RapReviews readers may be scratching their heads right now. “Flash, why would you take on reviewing a compilation rapped entirely in French? You don’t even speak the language.” French rap is not new to me though. I was first introduced to IAM’s “Planete Mars” almost 20 years ago by trading mixtapes through the mail with a hip-hop fan I met online, and not long after that GangStarr’s Guru started to collaborate with MC Solaar. My French speaking friend informed me that Solaar was considered “bubblegum rap” and sent me more tapes so that U.S. rap heads could get the “authentique” flavor of French hip-hop – I still remember names like Assassin and Supreme NTM to this day. For me the language barrier was secondary to the skills. You can listen to rap in any language and discern if the emcee is charismatic, has good breath control, can weave multiple lines of rhymes together and has a pleasant vocal tone to listen to – and the beats underneath are something of a global constant.

Back to “La Force Du Nombre” though, which as I understand it translates to “Strength in Numbers.” That would certainly be an apt description of this compilation as no less than 16 different artists are represented. This is a little different than the French rap I was first introduced to though, as all of these artists specifically rep for Hip Hop Quebec, and I had never seen OR heard of this album until I visited a HMV in Montreal. In an effort to support the local scene, rappers from the Quebec province were given their own section in the store, and many of the albums were offered at a bargain price compared to their U.S. counterparts. I’ve long since subscribed to the belief I should support the local rap scene wherever I go – like finding Texan rap albums in Houston and San Antonio that just aren’t available at home. I picked up three different CD’s including this one to make sure my loonies and toonies did their part for hip-hop in Quebec and around the world.

Even though early 1990’s rapper) do throw in English phrases here and there, as do most rappers on the CD. You’ll hear the occasional “get it” and “click click” throught, or “New World Order” and “Cash Rules Everything Around Me” on the almost self-explanatory title “Rep Ton Hood.” The most surprising revelation though was a song almost 50 percent or more in Anglais – Accrophone’s “C’est Sûr Qu’ça Brasse” featuring Bad News Brown:

“I’m the man, I plays the harmonica
Hittin them notes makes you sing like Monica
Plain and simple wisdom gettin straight to the point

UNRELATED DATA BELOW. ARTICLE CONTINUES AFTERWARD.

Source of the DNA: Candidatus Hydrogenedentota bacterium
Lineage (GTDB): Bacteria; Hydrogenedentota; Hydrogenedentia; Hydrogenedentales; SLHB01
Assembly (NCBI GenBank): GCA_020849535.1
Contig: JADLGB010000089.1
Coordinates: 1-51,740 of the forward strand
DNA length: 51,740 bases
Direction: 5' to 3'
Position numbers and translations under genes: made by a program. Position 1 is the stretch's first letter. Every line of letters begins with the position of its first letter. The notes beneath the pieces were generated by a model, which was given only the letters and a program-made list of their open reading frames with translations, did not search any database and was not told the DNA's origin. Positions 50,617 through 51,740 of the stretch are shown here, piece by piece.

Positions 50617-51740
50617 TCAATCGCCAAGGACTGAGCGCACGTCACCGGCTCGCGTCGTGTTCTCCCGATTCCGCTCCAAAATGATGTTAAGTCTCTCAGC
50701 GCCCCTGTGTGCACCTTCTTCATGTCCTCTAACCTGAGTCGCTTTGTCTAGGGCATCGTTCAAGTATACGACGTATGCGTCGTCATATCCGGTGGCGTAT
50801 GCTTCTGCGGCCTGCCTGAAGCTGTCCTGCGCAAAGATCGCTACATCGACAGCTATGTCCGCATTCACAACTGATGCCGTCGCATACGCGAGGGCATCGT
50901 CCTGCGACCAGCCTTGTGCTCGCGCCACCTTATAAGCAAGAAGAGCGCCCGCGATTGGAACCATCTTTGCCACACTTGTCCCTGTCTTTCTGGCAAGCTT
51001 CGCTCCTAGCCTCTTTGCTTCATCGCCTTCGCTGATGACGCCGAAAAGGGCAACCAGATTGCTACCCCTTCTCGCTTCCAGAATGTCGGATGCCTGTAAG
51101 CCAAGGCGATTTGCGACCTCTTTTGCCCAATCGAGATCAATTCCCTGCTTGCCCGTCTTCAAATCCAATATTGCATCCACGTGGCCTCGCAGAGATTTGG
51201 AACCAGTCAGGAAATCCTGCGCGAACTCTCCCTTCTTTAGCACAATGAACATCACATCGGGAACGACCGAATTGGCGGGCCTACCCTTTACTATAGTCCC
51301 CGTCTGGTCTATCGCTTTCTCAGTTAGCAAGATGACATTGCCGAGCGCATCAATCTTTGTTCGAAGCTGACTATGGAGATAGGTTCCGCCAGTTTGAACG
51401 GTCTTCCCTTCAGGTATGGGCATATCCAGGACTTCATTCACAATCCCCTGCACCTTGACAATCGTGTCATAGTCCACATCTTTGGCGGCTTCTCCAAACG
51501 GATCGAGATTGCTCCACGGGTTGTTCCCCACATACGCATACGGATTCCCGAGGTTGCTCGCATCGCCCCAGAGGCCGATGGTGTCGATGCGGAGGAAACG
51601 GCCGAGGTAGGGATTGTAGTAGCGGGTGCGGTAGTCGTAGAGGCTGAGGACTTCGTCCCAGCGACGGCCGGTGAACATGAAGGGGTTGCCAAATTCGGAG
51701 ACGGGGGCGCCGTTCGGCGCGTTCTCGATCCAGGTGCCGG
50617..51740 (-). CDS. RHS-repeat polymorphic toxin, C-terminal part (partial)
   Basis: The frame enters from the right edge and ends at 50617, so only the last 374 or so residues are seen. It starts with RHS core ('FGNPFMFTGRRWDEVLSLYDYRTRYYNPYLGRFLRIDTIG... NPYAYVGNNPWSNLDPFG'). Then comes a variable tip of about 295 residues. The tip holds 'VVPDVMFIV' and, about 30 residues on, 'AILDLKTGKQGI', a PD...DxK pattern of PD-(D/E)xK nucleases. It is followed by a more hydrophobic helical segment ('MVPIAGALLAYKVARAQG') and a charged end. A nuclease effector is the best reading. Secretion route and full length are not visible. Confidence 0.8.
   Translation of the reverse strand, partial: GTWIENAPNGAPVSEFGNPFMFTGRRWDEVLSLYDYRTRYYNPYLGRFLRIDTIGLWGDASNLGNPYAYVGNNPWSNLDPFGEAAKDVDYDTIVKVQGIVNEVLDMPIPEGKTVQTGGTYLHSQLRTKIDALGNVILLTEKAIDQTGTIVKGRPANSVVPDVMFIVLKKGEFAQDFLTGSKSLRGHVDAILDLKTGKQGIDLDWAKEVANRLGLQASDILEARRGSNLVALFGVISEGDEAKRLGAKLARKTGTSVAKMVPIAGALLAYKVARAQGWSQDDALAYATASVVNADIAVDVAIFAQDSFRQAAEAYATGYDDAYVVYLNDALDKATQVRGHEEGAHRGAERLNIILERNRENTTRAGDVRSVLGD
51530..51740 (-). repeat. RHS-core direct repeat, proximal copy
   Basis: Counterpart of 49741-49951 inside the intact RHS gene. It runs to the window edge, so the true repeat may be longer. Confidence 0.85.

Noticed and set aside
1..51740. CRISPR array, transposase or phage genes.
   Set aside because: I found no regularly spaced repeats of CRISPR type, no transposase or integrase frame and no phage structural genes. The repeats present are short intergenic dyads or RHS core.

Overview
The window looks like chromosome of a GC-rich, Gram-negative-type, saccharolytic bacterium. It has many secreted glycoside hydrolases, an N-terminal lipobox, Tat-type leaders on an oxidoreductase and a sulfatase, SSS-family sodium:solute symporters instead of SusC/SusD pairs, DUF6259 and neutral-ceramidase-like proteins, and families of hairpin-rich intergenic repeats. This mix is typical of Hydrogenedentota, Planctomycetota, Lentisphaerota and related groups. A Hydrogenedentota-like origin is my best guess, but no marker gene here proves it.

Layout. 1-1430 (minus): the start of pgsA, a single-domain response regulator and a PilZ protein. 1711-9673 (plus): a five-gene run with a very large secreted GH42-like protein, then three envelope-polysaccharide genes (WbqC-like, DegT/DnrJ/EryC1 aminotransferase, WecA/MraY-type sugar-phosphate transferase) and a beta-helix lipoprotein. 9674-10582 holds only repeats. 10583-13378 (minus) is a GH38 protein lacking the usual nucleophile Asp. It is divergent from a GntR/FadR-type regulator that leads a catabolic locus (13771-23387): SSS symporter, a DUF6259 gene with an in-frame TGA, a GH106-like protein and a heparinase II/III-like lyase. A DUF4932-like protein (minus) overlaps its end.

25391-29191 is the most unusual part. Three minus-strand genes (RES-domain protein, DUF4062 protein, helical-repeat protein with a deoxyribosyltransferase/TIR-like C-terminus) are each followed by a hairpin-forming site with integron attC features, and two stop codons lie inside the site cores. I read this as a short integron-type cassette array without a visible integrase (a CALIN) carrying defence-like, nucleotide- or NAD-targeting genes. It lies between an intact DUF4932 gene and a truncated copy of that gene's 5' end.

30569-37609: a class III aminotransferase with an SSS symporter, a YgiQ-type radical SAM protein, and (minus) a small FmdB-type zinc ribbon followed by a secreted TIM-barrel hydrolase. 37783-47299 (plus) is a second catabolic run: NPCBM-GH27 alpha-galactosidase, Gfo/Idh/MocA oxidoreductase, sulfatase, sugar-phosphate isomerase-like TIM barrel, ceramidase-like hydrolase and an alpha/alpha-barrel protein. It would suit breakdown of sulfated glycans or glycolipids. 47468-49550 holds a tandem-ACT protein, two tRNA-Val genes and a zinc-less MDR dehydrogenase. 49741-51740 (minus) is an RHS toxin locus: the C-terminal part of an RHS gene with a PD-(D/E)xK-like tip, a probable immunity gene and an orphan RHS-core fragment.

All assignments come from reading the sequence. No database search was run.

Said I love to high so pass me the joint
Bad News, I’m turnin up like cashews
Mash you, but didn’t mean to surpass you
Me and Drew, we get stupid with the X-O
Let’s get the hell up outta here like them Expos”

If I’m following the liner notes, Claude Begin did the beats, and he did a good job with them – it’s the kind of funky horn bopping slap groove you could hear any member of D.I.T.C. rapping to. There’s plenty of good production throughout the album though. Chalmo Jazzmin laces up the marijuana ode (complete with patois chatta on the hook) “Smoke This,” Mistalex gets as heavy as Mobb Deep on “Plus Qu’un Souvernir,” Mash strikes a wistful whistling note of nostalgia on “Home Sweet Home” and DJ Manifest mixes Carribean influences with strong drums producing “Ginseng Pour L’esprit.” It’s harder to pick out a song that wasn’t done well than one that was though, as HHQC clearly decided that being included on this compilation meant you had to be the best of the best. The Hotbox beat on Cobna’s “Mauvaise Sequence” ends up sounding like a knockoff of an Akon track, and that’s the only rebuke I can offer – and a very mild one at that. There’s not a song on this CD that I didn’t enjoy listening to.

For a lot of readers I expect the language barrier of “La Force Du Nombre” to be too much of an obstacle to overcome. I often have that same feeling when listening to great Australian rap albums, and in that case it’s only an accent, not an entirely different language. On the other hand the adventurous in spirit may decide to sample a few tracks on Amazon and in doing so find that French-Canadian hip-hop is just like hip-hop anywhere. So long as you’re doing it with passion and soul, with respect for the culture and art, and with a purposeful intent to be the best, the language you say it in really doesn’t matter. I can’t say I understand it all, but I can say these beats and rhymes are fresher than the produce at your local grocery store.